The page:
Fantastic book! As long as _Quicksilver_, this book feels shorter. There is less natural philosophy and more swashbuckling (including a complete circumnavigation of the globe). There's a bit about the alchemical properties of King Solomon's gold and some pre-Enlightenment chemical engineering. Additionally, there is a significant amount of banking, as many of the events in the book orbit the disintegration of the traditional feudal land economy of Europe and the rise to dominance of a market economy driven by international trade. We also are clued in to the conceptualization and creation of the first computing machines. Other than that, this novel is all over the place. So far, The Baroque Cycle is a really great story. Give it a chance if you have a lot of time on your hands.


Zounds, and Zounds and Zounds yet again! This tis truly a Brick of a Book, as was Quicksilver. Tis not a quick read, but tis a joy to read! Alternating between the stories of Eliza, in the court of Louis the XIV, and English Royalty alike, and the story of Jack Shaftoe, AKA King of the Vagabonds, AKA Half-Cocked Jack, AKA Quicksilver, and his tale of Stolen gold. Jack goes 'round the globe with his Cabal which is ever dwindling. We also meet his sons this go around, along with his Brother Bob (who. spends some time with Eliza, and also sometime reuniting with his Purloined Love!). In the middle of all this, Daniel Waterhouse has not been forgotten, but is more in the background for most of this. Truthfully, Neal Stephenson has not heard "Brevity is the sould of Wit", I presume, as this is the antithisis of brevity, yet loses none of it's Wit. I am getting near the Summit of this Mountain of a Novel, fully realizing that there 'tis one more Mountain to climb! Ye gods, the THINGS this man knows. The history of Science, the History of Math, the History of Money, and History itself. Ye gaods yet again, the SCOPE of this. We go from England, to Ireland, to France, to India, to Egypt, to The Barbary Coast, and to The Phllipines (not necessarily in that order). This book makes me wish I know more Math, more Science, more History, More Economics and more Languages. I fear I have not journaled this noivel like I did Quicksliver, and for that I am sorry. But, I think at this time I am merely TIRED from this book. Not tired OF it, no, I shall prevail and tackle this as soon as I read the remaining 100 pages, and Vol 3 comes in the mail!When I finihs this whole 3 volume novel, methinks I shall read some short stories. Some Comic book. Some Limericks or Haikus maybe, I know not. But, in the not too distant future, I have some bricks of books that call my name, encluding more of Neals eventually. (Egads! ALL of his books seem to be bricks!) I think the next of his I shall read is Cryptonomican. (A book of this title is referred to in these volumes)Back to Jack, who tis mid Pacific somewhere or the other as I sit here!Zounds, yet one more time! I have finished this 2nd Brick of a Book, I have reach the Summit of this Mountain of a Book, for it has ended! And what a glorious end it was!. Now I am off to learn of The System of the World! Avast!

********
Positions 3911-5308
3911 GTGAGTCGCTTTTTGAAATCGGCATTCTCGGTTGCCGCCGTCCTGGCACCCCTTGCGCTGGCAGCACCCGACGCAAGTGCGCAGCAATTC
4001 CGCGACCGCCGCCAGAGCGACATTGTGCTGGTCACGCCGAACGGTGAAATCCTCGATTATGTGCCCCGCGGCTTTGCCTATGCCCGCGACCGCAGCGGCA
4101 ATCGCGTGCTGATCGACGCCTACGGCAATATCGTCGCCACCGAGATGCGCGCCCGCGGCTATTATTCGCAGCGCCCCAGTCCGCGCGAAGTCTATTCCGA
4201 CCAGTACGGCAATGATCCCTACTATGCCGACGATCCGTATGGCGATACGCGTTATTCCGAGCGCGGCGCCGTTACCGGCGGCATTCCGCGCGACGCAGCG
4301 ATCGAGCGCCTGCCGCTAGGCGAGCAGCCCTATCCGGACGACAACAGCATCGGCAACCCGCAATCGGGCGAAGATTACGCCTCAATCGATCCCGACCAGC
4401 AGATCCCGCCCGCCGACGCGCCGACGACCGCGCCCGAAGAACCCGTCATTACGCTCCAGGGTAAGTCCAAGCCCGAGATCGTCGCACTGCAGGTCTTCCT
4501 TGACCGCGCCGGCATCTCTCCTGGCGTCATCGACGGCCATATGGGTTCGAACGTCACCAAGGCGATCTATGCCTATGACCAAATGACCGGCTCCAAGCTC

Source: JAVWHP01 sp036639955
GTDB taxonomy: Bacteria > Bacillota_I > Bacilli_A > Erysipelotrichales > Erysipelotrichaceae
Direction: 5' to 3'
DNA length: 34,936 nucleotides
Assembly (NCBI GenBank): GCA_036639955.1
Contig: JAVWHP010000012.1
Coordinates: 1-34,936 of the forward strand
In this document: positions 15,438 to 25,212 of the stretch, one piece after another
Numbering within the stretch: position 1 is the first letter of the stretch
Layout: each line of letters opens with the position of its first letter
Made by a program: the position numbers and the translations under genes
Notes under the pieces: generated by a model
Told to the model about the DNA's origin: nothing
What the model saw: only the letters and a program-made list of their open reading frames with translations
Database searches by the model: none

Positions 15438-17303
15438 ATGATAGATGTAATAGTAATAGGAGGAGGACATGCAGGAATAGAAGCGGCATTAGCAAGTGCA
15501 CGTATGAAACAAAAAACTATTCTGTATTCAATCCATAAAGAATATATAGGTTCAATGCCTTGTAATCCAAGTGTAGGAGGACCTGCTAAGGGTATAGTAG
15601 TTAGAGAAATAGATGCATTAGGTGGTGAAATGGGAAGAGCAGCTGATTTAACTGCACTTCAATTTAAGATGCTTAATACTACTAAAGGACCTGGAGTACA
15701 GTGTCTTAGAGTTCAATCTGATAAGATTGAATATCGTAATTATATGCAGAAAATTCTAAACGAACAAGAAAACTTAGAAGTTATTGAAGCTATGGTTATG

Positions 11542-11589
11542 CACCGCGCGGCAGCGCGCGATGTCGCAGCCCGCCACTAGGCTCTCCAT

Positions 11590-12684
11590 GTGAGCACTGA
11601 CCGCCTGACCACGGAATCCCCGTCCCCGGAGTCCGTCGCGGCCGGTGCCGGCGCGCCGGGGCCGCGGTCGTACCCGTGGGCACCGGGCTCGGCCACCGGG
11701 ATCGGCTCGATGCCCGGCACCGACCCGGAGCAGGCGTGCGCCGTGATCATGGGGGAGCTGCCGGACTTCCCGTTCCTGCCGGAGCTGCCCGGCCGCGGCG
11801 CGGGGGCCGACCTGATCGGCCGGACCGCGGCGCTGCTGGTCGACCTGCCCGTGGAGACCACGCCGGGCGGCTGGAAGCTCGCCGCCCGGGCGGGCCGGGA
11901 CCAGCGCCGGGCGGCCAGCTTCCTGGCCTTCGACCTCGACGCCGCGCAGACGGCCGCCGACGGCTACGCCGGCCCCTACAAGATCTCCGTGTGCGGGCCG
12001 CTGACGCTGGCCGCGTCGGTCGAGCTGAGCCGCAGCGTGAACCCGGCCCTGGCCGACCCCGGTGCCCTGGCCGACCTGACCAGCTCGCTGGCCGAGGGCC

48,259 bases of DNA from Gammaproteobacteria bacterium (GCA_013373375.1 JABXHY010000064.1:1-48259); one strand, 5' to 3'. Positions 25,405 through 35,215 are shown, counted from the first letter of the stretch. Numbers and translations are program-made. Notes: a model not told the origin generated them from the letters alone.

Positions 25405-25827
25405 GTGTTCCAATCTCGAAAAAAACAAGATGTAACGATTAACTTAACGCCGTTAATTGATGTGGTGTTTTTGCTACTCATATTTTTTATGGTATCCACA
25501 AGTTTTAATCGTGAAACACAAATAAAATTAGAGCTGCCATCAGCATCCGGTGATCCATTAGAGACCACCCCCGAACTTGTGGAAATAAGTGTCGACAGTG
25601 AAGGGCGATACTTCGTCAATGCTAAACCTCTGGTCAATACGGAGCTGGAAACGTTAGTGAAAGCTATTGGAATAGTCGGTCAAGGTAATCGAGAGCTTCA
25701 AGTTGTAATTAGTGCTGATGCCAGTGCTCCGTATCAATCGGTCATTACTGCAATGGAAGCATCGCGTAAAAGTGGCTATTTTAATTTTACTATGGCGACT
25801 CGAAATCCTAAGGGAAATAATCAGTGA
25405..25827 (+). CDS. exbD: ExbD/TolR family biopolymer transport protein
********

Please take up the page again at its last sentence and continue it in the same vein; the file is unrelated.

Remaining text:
Excerpt from the journal of Neal Stephenson.What have I done? I must have been out of my mind to think that I could write a trilogy set in the late 17th and early 18th century that used three main fictional characters to explore the political and religious intrigue of the time as well as the development of the first stages of modern science and economics. If that wasn’t enough of a challenge, I had to incorporate a bit of science fiction by including my ageless character Enoch Root and hints that the alchemy of the day may have been on to something. Oh, and just to complicate it even more, I made the brilliant decision to have one of my main characters from Quicksilver be in the midst of the late stages of syphilis as well as being captured by pirates. What was I thinking?? I’m going to need Jack to get me out of this mess, and I effectively killed him in the last book. OK, let’s think this through. Where did I leave it? Eliza had seemingly managed to outwit King Louie and help William of Orange with her spying efforts, but she now had a child out of wedlock that she has to hide. In 1713, Daniel Waterhouse had been recruited from his home in Massachusetts by Enoch Root to go back to England and mediate the dispute between Isaac Newtown and Leibniz, but his ship was being pursued by a pirate fleet. Back in the late 1600s, the younger Daniel Waterhouse had helped to bring about the Glorious Revolution, but was dying from a stone in his bladder. And of course, Half-Cocked Jack Shaftoe, King of the Vagabonds, had let his pride come between him and Eliza. Which shouldn’t matter because he would soon be dead from syphilis as well as being captured by pirates. Now, here’s what I need to get to in the second book:(*) Eliza needs to be essentially held hostage by the French nobility who know she spied for William, but they’ll still need her financial talents to help fund their war efforts.(*) I want to use that set-up to have Eliza run a complicated financial scheme to get revenge for what’s been done to her.(*) Since I flashed forward to an older Daniel Waterhouse at the beginning of Quicksilver, the readers will know that he ultimately survived having the stone. But I really don’t have a lot for him to do here. This is mainly Eliza and Jack’s story, and I won’t need him until the next book. (*) Since the last book focused more on the Royal Society and science, this one is going to be more about economics. I can use Eliza and her on-going palace intrigues for that. Also, I can circle back to Isaac Newton and him taking over the Royal Mint. Wait a second! I can bring Daniel into that story. That’ll give him something to do.(*) I also need to tie up the loose ends with Jack’s brother, Bob, who had gotten involved with Eliza and Daniel to free the woman he loved from slavery. Oh, hell. I forgot about Jack’s two sons. At this point, they’d be grown men. I gotta bring them into the story at some point.(*) It’s time to bring the alchemical stuff to a boil. I’ve got an idea about legendary gold that King Solomon created that had unique properties. The acquisition of this gold should be a driving force to the plot, but I can’t figure out how to work it in.(*) And here’s where I’m really stuck. I was going to have Jack roam the world and get involved in various wild schemes with a crew of misfits. They could have had a series of adventures. That would have been a great place to tie the gold into it as well as do a plot where the nobles are still hunting him for his actions in France that would put Eliza in a dangerous position. Plus, I could have done a lot of great action stuff with Jack as a globe trotting adventurer. But no. I had to get cute and give him syphilis.(*) So I’m completely screwed unless I come up with some bullshit way for them to cure syphilis in the late 1600s. How am I going to….. Hold on. Just had a thought. Could I get away with that? Why not? I’m Neal Stephenson, goddamnit! I can do anything!(*) One thing is for sure, I’ve got a pretty accurate title: The Confusion.